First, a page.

Collaboration and constant communication among Marin County Office of Education administrators proved critical during the Covid-19 crisis, especially on the newly created Rethinking Schools Team, proposed by Superintendent Mary Jane Burke and headed up by Director Mike Grant. The team consisted of staff members from across the Marin County Office of Education organization who were reassigned in their duties to collaborate with Marin Health and Human Services (HHS) to create safety plans and resources that allowed schools to open. “The development of the 30-point plan (our K–12 schools’ public health guidelines), School Site Specific Protection Plans and creation of public health liaisons at each of the 115 schools in Marin County played a critical role in supporting ongoing and open communication channels,” says Grant. While the Marin County Office of Education has long had a strong relationship with HHS, their teamwork proved even more valuable during the pandemic. “It was necessary because this was truly a public health crisis, and the best way to navigate the risk that we faced was to do it together,” says Grant. “I think our entire community should be proud of our efforts in Marin County, and our “radical collaboration” has been recognized as a model best practice in the US Department of Education COVID-19 Handbook and Roadmap to Reopening Safely and Meeting All Students’ Needs.”
Brett Geithman, Ed.D.
Superintendent, Larkspur-Corte Madera School District
Recognizing the limitations of distance learning and the need to get students back into the classroom as soon as feasible and safe, Larkspur-Corte Madera School District Superintendent Brett Geithman, Ed.D., set about working with administrators and teachers to create an actionable plan. “Instead of ‘we can’t do this,’ our mantra was ‘how can we do this?’” says Geithman. “With that, our team went above and beyond in creating Covid-19-safe schools. This consisted of things like purchasing plexiglass dividers, recruiting parent volunteers to assist with lunch protocols and facilitating a community testing event. We even bought Tyvek protective suits for any staff member that wanted one.” With a plan in place, the district was able to open its doors to all children, kindergarten through eight grade, four business days after Marin County moved into the Red Tier, on October 5, 2020. “Countless families and students shared how lucky they were to be in Larkspur-Corte Madera because they returned to school quickly and were in schools that exceed safety guidelines, and we ended the year with 140 out of 180 days in person,” says Geithman. “We showed up for our students and families when they needed us the most and I couldn’t be prouder of our learning community.”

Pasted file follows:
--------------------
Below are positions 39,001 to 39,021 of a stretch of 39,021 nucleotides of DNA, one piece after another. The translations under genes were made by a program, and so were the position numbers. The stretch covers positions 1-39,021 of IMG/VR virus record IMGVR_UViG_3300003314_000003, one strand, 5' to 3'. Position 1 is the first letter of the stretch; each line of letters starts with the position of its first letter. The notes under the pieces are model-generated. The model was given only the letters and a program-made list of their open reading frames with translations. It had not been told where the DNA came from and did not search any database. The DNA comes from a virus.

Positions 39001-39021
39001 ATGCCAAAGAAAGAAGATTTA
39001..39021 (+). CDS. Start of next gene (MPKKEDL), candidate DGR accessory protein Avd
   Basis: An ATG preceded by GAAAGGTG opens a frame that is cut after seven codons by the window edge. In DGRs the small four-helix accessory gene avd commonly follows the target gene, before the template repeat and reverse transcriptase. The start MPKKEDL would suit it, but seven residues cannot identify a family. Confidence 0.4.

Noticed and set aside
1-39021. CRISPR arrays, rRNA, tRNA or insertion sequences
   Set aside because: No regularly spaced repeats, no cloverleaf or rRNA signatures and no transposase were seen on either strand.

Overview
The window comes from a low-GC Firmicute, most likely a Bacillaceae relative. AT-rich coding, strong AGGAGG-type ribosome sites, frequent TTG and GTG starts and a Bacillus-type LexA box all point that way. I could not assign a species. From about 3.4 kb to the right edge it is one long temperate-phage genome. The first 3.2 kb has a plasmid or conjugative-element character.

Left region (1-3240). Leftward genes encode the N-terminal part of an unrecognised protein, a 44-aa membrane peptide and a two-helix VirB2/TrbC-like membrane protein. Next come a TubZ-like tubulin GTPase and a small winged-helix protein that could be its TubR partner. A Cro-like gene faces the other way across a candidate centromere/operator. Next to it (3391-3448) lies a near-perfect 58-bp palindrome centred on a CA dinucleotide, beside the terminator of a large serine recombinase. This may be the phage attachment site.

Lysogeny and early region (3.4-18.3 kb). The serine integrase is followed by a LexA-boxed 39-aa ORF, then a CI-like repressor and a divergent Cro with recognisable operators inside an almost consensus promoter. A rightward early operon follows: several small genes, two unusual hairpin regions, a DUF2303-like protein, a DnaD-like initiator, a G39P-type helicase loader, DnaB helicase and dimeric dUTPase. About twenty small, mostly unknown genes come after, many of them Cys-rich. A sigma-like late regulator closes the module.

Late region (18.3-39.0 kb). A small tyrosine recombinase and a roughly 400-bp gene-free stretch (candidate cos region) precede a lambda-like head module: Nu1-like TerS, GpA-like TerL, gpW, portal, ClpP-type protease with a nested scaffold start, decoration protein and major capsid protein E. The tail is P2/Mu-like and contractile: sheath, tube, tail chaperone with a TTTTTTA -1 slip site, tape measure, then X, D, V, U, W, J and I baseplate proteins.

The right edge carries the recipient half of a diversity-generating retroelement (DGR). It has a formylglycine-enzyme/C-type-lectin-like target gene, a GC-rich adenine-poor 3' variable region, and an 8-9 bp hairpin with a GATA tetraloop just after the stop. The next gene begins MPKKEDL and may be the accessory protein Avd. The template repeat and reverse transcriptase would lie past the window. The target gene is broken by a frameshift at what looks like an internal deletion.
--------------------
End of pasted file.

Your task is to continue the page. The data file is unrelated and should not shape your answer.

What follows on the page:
Paraeducator, Special Education, Davidson Middle School
To ensure the safety of students in one of Davidson Middle School’s in-person special education classes during the pandemic, Paraeducator Luz Lopez took extra precautions, sanitizing every surface and the students’ belongings when they entered the classroom and when they left. “Keeping a 6-foot distance was very difficult, because our students require physical assistance, but we made sure to give them their necessary care while taking all the proper precautions,” says Lopez, who feels that the biggest impact she was able to make was keeping the students and their families safe while also making sure everyone felt comfortable. “It was very beneficial for the staff and students to maintain school in person, for our mental health as well as the students. We saw how happy the students were to be in school and that motivated me every day to go to work.”
More from Marin:
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- Side by Side Helps Latinx Students Reach Past Language and Cultural Barriers to Success
- At Mark Day School, We’re Ready for Anything: How the School has Adapted to Changing Times
Lotus Abrams has covered everything from beauty to business to tech in her editorial career, but it might be writing about her native Bay Area that inspires her most. She lives with her husband and two daughters in the San Francisco Peninsula, where they enjoy spending time outdoors at the area’s many open spaces protected and preserved by her favorite local nonprofit, the Peninsula Open Space Trust.